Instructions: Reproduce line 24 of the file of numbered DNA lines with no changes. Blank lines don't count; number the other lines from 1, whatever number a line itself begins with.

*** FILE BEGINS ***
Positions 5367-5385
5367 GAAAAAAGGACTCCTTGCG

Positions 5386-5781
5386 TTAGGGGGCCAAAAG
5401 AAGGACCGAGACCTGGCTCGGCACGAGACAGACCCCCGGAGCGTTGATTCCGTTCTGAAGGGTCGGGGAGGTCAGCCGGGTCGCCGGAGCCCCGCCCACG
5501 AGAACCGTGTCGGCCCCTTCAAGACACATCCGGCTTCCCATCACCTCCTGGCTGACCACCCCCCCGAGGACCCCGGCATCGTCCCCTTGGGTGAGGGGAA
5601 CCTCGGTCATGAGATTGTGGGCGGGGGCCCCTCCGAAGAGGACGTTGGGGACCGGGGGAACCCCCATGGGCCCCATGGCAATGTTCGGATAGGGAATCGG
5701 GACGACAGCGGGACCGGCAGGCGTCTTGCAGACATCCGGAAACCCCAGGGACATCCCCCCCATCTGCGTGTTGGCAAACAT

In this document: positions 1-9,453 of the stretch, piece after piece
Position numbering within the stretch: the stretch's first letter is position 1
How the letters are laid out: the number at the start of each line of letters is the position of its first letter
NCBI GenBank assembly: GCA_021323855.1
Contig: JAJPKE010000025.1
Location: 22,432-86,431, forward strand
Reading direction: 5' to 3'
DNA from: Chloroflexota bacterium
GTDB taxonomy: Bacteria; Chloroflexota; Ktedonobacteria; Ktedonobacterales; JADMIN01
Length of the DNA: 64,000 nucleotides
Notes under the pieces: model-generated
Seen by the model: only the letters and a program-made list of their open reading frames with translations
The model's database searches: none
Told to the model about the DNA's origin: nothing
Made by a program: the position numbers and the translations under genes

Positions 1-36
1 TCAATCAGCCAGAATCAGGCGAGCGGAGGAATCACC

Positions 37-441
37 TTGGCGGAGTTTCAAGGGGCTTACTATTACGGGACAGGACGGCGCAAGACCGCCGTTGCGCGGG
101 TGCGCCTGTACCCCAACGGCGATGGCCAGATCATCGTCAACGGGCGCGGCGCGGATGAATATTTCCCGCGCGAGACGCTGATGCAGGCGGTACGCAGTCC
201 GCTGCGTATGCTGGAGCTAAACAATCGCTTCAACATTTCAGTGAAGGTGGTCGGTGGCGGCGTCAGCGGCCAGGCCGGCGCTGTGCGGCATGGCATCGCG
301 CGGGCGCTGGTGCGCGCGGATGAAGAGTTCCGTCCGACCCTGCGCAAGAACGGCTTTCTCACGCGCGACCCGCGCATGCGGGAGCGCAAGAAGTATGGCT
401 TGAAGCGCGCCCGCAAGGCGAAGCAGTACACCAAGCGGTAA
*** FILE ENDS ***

Positions 1-36